1) Frank Lloyd Wright's Falling Water possesses commodity, firmness, and delight. Firstly, it is a useful structure because it has all the elements of a shelter and a comfortable living space. Secondly, despite some complications over the years, Falling Water has proven to be remarkably structurally firm given its location: over a waterfall. Stone, concrete, and reinforced steel are some of its construction materials. Thirdly, Falling Water is aesthetically delightful. Its location is integral to the structure and offers lovely views, fresh air, and the peaceful sound of a flowing waterfall. Windows throughout the house open to let the soothing sounds in. Falling Water's floor plan is informal and flowing, with characteristic built in furniture. Also inside are richly colored fabrics and various art pieces.
2) The first contemporary textile image given (I was not able to find the image online) reflects the Japanese focus on geometric pattern and repetition. Stripes and swirls, strongly illustrated in the textile pattern, are included in Japanese motif designs, as are elements of nature such as flowers. Bright colors are also used in Japanese design as symbolism or an element of surprise.
3) Americans, unlike citizens of many other countries, feel a strong need for personal space and often become uncomfortable when faced with situations in which they must be in very close proximity to strangers or even casual acquaintances. Especially uncomfortable are situations in which physical contact is likely to occur. In the IAR 222 classroom, the individual seats are connected side by side and there is very little room to walk between the rows of seats. Sometimes empty seats are hedged in by people seated on both ends of a row, and it is nearly impossible to move down the row without awkwardly brushing against other classmates or stumbling over book bags on the floor. Attached to each seat is a small writing table accommodating only right-handed individuals. When using one of these tables, one's arm may bump against the person on his/her right-hand side due to the tightly space seats. This awkwardness is probably felt more acutely by males, who typically desire more physical space between themselves and other males.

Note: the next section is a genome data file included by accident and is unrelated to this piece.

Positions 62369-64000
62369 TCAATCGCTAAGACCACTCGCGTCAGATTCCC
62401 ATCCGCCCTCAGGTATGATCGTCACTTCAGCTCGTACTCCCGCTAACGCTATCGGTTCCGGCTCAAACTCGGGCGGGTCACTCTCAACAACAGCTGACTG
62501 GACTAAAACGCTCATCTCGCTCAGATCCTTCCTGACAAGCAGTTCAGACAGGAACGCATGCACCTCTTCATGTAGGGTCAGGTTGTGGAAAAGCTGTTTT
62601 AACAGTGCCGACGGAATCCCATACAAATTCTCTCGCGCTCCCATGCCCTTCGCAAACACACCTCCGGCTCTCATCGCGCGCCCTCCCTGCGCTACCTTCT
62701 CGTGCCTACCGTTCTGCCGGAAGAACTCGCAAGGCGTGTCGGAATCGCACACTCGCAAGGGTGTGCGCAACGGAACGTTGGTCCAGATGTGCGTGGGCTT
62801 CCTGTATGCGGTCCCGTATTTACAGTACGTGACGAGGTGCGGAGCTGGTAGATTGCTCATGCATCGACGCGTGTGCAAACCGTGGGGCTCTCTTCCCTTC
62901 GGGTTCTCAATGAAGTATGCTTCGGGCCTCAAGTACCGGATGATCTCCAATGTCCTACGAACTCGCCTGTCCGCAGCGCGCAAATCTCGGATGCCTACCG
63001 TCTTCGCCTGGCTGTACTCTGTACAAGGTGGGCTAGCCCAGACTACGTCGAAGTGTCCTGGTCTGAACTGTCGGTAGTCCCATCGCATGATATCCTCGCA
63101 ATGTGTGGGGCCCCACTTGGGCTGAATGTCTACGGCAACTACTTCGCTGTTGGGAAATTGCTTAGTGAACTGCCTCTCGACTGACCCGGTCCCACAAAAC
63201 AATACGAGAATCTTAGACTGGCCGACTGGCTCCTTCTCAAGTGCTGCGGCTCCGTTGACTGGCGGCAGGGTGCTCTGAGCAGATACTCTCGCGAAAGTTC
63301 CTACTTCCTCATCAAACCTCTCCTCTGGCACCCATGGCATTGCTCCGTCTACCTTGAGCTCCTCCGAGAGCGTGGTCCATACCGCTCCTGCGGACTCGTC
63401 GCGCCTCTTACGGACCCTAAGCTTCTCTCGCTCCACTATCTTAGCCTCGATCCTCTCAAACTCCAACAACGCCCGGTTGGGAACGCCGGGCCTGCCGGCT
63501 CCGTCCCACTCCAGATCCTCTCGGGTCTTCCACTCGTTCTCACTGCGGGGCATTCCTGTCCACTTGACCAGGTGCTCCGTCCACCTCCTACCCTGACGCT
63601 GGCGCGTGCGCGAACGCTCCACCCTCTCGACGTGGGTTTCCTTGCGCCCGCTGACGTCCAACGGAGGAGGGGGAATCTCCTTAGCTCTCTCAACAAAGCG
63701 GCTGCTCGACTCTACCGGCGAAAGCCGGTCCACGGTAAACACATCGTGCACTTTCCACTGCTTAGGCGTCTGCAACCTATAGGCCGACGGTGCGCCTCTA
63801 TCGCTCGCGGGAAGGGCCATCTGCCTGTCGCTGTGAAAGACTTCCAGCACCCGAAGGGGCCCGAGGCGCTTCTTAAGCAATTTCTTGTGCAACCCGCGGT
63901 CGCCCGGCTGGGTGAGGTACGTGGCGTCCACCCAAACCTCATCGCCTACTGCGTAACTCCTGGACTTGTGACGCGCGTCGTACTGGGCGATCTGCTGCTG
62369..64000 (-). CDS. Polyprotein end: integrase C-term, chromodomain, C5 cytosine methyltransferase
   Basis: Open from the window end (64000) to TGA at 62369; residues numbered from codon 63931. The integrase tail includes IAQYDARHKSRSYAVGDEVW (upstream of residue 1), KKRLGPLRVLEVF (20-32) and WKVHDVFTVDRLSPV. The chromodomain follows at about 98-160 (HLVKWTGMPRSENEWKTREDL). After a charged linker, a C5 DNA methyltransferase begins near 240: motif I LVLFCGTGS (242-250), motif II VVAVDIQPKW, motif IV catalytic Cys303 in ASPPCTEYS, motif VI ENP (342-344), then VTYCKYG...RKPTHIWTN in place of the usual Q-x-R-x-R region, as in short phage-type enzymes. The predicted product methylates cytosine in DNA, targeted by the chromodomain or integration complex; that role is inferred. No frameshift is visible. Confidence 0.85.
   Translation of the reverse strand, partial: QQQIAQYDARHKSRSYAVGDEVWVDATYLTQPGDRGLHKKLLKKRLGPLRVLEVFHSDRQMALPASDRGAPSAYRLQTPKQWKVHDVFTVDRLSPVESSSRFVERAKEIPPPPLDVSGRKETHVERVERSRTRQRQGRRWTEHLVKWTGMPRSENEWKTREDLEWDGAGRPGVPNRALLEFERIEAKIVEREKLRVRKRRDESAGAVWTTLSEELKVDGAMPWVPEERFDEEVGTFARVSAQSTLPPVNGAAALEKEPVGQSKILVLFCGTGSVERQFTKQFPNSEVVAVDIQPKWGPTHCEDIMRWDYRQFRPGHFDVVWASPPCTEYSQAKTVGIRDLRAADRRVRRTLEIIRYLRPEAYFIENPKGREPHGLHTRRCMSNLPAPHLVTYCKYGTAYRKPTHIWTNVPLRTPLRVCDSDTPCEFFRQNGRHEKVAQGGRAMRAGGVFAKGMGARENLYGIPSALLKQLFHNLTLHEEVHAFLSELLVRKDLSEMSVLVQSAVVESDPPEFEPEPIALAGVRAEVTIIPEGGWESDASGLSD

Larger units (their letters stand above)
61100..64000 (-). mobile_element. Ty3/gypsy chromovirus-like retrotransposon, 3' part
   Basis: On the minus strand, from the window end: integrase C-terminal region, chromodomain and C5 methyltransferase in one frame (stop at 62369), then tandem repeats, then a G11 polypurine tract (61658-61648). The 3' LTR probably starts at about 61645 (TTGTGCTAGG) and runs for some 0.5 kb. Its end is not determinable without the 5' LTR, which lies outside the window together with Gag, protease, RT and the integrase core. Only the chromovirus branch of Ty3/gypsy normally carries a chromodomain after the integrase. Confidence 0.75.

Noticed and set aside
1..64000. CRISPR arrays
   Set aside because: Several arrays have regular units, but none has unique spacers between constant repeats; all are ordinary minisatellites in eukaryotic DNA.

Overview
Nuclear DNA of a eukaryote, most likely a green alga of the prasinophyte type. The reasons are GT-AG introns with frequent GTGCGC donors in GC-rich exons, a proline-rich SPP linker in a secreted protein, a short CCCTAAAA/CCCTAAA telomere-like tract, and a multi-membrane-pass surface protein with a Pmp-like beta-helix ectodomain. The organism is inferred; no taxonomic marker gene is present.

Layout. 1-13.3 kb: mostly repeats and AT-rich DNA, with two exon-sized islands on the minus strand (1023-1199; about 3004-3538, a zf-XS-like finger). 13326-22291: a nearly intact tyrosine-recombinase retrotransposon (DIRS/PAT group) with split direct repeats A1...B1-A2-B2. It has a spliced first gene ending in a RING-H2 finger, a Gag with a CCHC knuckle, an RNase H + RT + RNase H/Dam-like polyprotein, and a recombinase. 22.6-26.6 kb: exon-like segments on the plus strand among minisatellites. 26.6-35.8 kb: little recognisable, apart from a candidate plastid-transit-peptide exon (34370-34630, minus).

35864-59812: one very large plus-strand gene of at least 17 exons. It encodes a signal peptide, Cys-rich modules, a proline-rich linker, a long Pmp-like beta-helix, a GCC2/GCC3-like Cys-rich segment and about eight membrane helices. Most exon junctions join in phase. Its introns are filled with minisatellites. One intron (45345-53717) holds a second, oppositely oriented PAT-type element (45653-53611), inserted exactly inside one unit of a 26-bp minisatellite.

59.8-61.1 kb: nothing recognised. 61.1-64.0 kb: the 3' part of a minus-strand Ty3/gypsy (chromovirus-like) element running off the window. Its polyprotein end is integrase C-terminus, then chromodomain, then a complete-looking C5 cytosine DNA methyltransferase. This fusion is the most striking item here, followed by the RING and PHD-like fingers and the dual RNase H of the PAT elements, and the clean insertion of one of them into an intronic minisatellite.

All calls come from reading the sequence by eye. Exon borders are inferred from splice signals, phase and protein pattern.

4) Alain de Botton brings up an important point in the passage from The Architecture of Happiness; that is, nothing physical (architecture or otherwise) can in itself produce true and lasting happiness in a person. This is because physical things, simply put, do not last. De Botton says, "It can be hard to walk into a freshly decorated house without feeling pre-emptively sad at the decay impatiently waiting to begin: how soon the walls will crack, the white cupboards will yellow and the carpets stain. The ruins of the Ancient World offer a mocking lesson for anyone waiting for builders to finish their work. How proud the householders of Pompeii must have been" (de Botton, 15). It is interesting that human beings seem to be hardwired to yearn for something above and beyond the physical world in which we live. Cultures around the world and throughout history have practiced various religions to satisfy this basic desire. This all is not to say that the production and enjoyment of architecture is a bad or even foolish thing. Architecture, in addition to its obvious virtues, can point one's thoughts toward what can bring a person ultimate satisfaction: spiritual peace that exists despite physical circumstances.
The yellow salon of Hotel Matignon seems to exude happiness. Several large doors open upon a scene of foliage and sunlight. A warm golden yellow floods our vision as the color of the walls, ceiling, and curtains is enhanced by an abundance of natural light. Everywhere, there is illumination and lightness. Even the massive chandelier appears to float with its delicate glass and gleaming filigree. The space feels so completely open and at the same time so comfortingly private. One would think that no hint of dark sadness could follow oneself to such a place. But even this physical beauty in all its glory is no match for the ills that can torment the human mind.